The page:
Lythraceae

Taxonomic status:Accepted

Occurrence status:Present

Establishment means:Native

Annual or perennial herbs, less often shrubs or trees. Leaves opposite or whorled, rarely alternate, simple, usually entire; stipules minute or absent. Inflorescence a racemose spike, cymose panicle or a solitary, axillary flower. Flowers actinomorphic or rarely zygomorphic, bisexual, perigynous, sometimes heterostylous; hypanthium prominent, sometimes spurred; tooth-like appendages sometimes present between sepals; sepals usually 4–6, valvate, inserted on a floral tube; petals usually 4–6, free, crumpled in bud, rarely absent; stamens usually in 2 whorls and twice the number of petals, sometimes in 1 whorl and equal in number to, or fewer than the petals; anthers versatile or basifixed, longitudinally dehiscent; ovary superior, 2–6-celled; stigma often capitate. Fruit usually a capsule, dehiscing by various means; seeds usually numerous, with little or no endosperm.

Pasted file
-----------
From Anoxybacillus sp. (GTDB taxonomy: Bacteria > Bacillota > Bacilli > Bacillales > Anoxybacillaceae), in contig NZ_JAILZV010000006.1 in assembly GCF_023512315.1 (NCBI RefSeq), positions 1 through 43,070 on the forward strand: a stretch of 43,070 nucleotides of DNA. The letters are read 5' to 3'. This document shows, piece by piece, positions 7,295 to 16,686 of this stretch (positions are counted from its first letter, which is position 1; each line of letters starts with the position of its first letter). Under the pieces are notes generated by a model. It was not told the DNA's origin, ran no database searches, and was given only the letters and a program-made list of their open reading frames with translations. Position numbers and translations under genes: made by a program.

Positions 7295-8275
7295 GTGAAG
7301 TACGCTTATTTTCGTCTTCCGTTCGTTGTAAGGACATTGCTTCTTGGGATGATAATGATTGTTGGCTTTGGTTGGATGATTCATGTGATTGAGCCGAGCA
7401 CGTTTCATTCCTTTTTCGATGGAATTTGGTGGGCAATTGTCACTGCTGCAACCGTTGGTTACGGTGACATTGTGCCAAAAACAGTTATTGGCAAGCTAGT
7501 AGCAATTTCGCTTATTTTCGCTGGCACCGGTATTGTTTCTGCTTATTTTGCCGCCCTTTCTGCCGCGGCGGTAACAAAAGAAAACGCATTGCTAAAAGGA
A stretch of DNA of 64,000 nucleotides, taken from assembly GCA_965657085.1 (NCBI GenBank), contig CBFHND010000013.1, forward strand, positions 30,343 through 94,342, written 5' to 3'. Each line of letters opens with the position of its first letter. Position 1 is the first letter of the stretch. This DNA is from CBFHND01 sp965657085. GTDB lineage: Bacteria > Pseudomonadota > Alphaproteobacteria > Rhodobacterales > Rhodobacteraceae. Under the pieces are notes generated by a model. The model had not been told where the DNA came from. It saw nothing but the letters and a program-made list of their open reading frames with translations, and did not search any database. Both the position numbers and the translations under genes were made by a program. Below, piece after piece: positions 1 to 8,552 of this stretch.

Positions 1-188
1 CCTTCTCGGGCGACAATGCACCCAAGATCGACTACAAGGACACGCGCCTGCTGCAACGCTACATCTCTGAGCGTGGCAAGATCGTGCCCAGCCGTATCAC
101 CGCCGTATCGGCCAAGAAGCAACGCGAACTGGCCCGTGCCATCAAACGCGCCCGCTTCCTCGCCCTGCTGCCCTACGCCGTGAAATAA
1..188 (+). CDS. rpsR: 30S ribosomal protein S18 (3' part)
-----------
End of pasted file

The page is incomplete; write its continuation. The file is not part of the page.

28 genera with about 660 species, widespread throughout tropical regions of the world, less common in temperate regions; 8 genera and c. 24 species in Australia.

Source: Jeanes, J.A. (1996). Lythraceae. In: Walsh, N.G.; Entwisle, T.J. (eds), Flora of Victoria Vol. 3, Dicotyledons Winteraceae to Myrtaceae. Inkata Press, Melbourne.
 
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life Life
kingdom Plantae
phylum Tracheophyta
superorder Rosanae
order Myrtales
Higher taxa
Subordinate taxa
genus Ammannia
genus Lythrum